Leipzig is the first Germany’s city to open a representative office in Vietnam. It has a wide range of cooperative activities across economic, cultural and social aspects with Vietnam, and is housing a 3,500-strong Vietnamese community.

A round-table discussion was held within the conference, highlighting several issues that investors of both sides were interested in.

Last year, Vietnam became the largest trade partner of Germany in ASEAN and fifth largest in Asia. Meanwhile, Germany was the biggest trade partner of Vietnam in the EU, with two-way trade topping over 13 billion EUR (15.46 billion USD)./.

Ca Mau Gas-Power-Fertilizer Complex marks 10th anniversary

The Ca Mau Gas-Power-Fertilizer Complex, invested by the PetroVietnam Camau Fertilizer Joint Stock Company (PVCFC) has recorded strong growth over the past decade and become the leading fertilizer production hub of the country, heard a ceremony on March 16 to mark the 10th anniversary of the PVCFC.

Last year, the firm reeled in nearly 717 billion VND (30.95 million USD) in pre-tax profit, surpassing its target by 41 percent and representing a rise of 56 percent year on year.

For 10 years to February this year, the Ca Mau Gas-Power-Fertilizer Complex had earned nearly 245 trillion VND, and paid 16.5 trillion VND to the State budget, becoming the largest source of budget collection of Ca Mau.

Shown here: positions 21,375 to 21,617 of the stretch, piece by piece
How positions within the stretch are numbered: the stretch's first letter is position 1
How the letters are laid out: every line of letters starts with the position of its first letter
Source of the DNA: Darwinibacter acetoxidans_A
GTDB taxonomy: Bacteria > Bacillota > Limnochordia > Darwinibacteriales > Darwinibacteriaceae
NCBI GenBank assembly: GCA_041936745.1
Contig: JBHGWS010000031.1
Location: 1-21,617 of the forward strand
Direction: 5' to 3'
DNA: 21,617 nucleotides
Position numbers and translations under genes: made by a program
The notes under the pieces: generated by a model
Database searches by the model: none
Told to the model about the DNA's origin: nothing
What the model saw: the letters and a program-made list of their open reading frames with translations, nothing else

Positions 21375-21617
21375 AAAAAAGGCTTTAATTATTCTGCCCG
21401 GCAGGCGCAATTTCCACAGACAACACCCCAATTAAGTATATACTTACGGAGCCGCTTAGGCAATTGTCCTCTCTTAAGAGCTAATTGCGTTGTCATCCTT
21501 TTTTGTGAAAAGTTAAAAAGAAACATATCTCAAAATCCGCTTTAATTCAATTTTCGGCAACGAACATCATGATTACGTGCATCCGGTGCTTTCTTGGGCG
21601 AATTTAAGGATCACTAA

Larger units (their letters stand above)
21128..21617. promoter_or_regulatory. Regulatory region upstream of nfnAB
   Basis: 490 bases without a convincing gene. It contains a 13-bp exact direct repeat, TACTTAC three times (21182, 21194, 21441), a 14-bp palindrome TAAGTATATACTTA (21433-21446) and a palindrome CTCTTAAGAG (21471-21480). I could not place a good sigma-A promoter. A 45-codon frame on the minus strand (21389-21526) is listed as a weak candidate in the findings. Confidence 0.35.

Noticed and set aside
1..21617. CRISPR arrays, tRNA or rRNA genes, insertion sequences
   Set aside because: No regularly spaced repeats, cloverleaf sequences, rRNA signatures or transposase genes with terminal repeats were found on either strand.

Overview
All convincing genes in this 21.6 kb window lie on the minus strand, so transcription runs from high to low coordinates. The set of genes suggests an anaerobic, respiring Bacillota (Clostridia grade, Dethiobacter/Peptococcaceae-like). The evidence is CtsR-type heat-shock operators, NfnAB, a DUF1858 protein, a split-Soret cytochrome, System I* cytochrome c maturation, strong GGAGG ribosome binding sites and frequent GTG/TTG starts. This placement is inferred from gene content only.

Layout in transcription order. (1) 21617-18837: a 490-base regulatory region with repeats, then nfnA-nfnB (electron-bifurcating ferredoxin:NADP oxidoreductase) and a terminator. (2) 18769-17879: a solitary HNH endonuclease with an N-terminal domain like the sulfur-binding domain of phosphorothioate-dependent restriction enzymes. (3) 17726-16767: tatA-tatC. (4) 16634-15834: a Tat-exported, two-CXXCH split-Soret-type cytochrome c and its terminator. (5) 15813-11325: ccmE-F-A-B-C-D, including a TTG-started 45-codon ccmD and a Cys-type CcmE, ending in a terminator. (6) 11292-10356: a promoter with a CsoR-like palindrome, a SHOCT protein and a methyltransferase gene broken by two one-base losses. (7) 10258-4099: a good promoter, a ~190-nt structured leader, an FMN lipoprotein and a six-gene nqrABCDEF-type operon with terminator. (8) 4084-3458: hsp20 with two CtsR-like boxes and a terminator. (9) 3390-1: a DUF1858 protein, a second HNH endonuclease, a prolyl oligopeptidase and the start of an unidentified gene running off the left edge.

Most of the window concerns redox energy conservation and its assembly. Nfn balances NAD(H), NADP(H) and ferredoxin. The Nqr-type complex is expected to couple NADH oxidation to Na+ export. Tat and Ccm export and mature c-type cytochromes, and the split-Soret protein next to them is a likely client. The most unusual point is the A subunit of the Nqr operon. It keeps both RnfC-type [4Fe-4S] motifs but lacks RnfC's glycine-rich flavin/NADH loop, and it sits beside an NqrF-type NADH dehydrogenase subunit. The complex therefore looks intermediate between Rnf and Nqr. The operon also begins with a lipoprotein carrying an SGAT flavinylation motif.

So far, the PVCFC has generated nearly 57 trillion VND in revenue, with pre-tax profit of 6 trillion VND. It has exported 1.02 million tonnes of urea among total production of 7.31 million tonnes.

Addressing the ceremony, Chairman of the People’s Committee of Ca Mau province Le Quan expressed his hope that the PVCFC will continue expanding its projects in Ca Mau, and turn the Ca Mau Gas-Power-Fertilizer complex into a major hub of the oil and gas industry.

Meanwhile, General Director of PVCFC Van Tien Thanh committed that along with the expansion of production and business, the firm will continue to engage in charity and social welfare activities in the locality, completing its tasks and contributing to promoting agricultural sustainability./.

Listed banks to pay high dividends

Some listed banks plan to pay surprisingly high dividend rates this year.

Bank for Investment and Development of Viet Nam (BID) plans to issue 207.3 million shares to pay 2019's dividend at the rate of 5.2 per cent.

It will also issue another 281.5 million shares to pay 2020's dividend at a rate of 7 per cent. The issuance time is scheduled for Q3 and Q4 this year, BID announced during its shareholders' meeting held last Friday.

Earlier this year, the bank used more than VND3.2 trillion (US$138.7 million) to pay dividend in cash at a rate of 8 per cent. The payout was made in early February.